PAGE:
Each day holds a surprise. But only if we expect it can we see, hear, or feel it when it comes to us. Let’s not be afraid to receive each day’s surprise, whether it comes to us as sorrow or joy. It will open a new place in our hearts, a place where we can welcome new friends and celebrate more fully our shared humanity. Henri Nouwen
Photo courtesy of Bill Schulz
Every person plays a central role in the history of the world. Paul Coelho, The Alchemist
Julian of Norwich experienced severe bodily pain when she was thirty years old. It was during her illness that she received visions, which she later recorded in Revelations of Divine Love. Though I don’t wish physical suffering on anyone, when we welcome and witness our body’s sensations with openness, we are also open to Presence in a way that is less mediated by the mind (which is, for many of us, the primary conscious filter).
Julian wrote, “The fruit and the purpose of prayer is to be oned with and like God in all things.” Take a few minutes to let your heart and mind’s attention sink deeper into your body, to remember your being’s inherent oneness, through these simple words, postures, and intentions (the words are from the Order of Julian’s motto):
AWAIT (hands at waist, cupped up to receive): Await the Divine’s presence, not as you expect, hope, or imagine, but just as it is in this moment.
ALLOW (reach up, hands open): Allow a sense of the Divine’s presence (or not) to come and be what it is, without meeting your expectations.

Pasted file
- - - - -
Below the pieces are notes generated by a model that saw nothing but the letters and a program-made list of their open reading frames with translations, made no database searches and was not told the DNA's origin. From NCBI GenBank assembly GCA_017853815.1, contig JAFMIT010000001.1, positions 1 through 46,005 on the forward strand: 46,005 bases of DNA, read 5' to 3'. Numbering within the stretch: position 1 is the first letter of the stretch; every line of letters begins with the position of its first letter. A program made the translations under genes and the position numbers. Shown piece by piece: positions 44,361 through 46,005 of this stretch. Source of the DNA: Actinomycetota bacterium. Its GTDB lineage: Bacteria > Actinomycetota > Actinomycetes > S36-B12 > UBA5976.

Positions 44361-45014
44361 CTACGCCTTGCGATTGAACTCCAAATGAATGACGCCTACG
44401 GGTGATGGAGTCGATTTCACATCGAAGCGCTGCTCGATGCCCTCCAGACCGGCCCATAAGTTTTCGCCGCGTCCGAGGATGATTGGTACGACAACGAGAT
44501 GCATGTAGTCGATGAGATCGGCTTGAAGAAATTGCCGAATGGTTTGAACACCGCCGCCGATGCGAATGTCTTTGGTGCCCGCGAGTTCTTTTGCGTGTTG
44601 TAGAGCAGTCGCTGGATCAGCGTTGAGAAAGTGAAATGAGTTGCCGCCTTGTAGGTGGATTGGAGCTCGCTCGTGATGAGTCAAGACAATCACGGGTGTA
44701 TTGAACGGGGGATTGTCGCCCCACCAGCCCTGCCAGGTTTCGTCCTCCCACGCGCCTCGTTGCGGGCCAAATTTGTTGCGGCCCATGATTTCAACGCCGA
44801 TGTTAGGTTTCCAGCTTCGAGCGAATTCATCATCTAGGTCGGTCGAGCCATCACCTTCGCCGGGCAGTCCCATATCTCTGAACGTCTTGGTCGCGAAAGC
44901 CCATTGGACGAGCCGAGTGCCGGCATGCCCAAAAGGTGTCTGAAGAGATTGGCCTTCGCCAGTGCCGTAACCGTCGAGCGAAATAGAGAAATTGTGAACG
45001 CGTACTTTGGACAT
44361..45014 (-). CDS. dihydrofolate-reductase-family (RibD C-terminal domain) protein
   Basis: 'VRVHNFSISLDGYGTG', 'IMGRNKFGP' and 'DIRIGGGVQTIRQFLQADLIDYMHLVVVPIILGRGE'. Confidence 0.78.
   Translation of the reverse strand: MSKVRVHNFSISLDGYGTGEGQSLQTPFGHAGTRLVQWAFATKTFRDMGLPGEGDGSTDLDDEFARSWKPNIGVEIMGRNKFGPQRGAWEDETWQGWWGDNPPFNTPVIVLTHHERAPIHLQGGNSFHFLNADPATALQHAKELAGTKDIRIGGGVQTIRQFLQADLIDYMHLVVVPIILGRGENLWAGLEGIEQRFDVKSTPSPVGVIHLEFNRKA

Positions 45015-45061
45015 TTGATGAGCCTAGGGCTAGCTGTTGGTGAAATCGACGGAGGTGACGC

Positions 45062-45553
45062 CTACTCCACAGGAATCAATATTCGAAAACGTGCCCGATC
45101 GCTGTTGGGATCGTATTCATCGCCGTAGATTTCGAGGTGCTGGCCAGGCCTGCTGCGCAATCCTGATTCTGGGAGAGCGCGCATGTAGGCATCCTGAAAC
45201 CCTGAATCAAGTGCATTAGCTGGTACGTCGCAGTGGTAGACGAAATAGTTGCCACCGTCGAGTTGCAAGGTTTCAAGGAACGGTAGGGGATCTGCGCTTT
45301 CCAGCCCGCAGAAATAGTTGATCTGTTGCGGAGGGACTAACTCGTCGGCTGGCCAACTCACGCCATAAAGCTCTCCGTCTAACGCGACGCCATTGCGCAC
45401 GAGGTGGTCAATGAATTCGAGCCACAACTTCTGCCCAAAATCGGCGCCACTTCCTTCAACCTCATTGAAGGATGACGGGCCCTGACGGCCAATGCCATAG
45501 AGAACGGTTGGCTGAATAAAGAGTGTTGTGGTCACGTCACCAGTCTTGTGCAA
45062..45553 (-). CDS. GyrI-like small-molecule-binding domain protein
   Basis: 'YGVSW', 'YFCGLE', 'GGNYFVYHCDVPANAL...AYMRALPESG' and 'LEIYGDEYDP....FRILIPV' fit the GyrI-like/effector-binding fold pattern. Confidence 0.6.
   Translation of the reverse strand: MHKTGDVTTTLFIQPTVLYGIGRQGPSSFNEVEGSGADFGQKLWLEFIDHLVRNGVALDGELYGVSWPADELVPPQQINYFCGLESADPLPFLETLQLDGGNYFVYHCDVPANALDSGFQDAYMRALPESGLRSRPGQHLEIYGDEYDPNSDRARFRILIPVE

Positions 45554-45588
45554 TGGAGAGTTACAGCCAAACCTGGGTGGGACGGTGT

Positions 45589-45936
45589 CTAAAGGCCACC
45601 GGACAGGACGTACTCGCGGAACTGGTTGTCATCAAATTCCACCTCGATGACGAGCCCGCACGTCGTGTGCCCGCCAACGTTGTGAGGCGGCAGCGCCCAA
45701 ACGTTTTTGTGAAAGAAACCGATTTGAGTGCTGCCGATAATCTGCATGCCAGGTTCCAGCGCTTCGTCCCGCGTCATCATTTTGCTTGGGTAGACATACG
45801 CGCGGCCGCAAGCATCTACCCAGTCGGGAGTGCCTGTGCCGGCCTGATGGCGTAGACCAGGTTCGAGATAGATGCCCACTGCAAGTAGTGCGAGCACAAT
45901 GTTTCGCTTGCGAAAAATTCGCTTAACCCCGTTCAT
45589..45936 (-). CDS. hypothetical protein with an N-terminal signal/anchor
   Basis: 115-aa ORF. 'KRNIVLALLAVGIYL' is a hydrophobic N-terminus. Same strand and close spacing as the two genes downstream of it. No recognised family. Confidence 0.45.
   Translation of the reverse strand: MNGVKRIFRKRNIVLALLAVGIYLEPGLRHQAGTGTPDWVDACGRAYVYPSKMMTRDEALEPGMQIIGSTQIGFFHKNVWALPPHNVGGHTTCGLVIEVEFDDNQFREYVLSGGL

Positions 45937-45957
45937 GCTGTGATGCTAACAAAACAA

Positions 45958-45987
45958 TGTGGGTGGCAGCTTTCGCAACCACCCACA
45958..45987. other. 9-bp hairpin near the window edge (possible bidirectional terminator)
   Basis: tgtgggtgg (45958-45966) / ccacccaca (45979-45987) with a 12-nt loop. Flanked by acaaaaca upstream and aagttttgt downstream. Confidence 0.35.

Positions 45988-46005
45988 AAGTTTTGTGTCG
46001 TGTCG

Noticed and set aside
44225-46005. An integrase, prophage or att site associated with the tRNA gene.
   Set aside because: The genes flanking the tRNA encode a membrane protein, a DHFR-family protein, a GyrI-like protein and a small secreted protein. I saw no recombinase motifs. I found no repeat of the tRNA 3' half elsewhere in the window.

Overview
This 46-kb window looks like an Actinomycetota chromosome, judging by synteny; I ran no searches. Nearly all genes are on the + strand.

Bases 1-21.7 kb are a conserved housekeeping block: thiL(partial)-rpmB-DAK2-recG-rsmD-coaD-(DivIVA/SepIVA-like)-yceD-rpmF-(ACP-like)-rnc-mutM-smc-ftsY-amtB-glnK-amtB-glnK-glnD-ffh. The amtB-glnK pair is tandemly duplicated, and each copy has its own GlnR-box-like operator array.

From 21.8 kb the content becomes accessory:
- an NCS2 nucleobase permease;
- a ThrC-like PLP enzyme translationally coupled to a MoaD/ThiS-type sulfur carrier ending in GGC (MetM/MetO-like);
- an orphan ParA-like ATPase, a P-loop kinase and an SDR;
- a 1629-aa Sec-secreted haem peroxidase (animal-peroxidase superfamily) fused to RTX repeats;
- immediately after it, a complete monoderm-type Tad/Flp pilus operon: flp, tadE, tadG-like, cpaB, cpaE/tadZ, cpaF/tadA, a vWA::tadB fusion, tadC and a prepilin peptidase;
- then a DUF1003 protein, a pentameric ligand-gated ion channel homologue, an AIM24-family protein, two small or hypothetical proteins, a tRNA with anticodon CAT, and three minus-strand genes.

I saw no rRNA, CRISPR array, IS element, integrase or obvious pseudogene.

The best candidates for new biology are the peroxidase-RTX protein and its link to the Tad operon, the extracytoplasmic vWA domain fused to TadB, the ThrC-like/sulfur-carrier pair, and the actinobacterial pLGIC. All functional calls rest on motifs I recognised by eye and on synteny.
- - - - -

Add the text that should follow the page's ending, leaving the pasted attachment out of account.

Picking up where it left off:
ACCEPT (hands at heart, cupped towards body): Accept as a gift whatever comes or does not come. Accept that you are not in charge. Accept the infinity of the Divine’s presence, present whether or not you are aware.
ATTEND (hands outstretched, ready to be responsive): Attend to what you are called to, actions that the Divine invites you to from this stance of openness.
The work of spirituality, which makes presence possible, is keeping the heart space open which is the work of love, keeping the mind space in a right mind which is the work of contemplation, and keeping the body living inside this very moment which is often the work of healing. Richard Rohr
Originally posted on Buddhism now:
Awareness is the key. But what does the word mean to you? To most people, perhaps, it denotes an acknowledgement of that which is going on around them in a general sort of way. In the context of meditation, however, it means ‘waking up’, becoming acutely sensitive, knowing, feeling, living the moment in its pristine state, sensing colours and contours, sounds, textures, smells, recognising tendencies within oneself yet resisting the pull to be controlled by them — this is meditation, to begin with at least.
Life is a bit of a game really, isn’t it? We look forward to something and when it comes we criticise it, resent it, worry about it, want to change it, want to make it better.
Why do so many beings have to endure hunger and cold, heat, disease, cruelty, physical and mental abuse and deprivation, torture, injustice, and all the rest of it? Some have…
View original 2,260 more words
This gallery contains 15 photos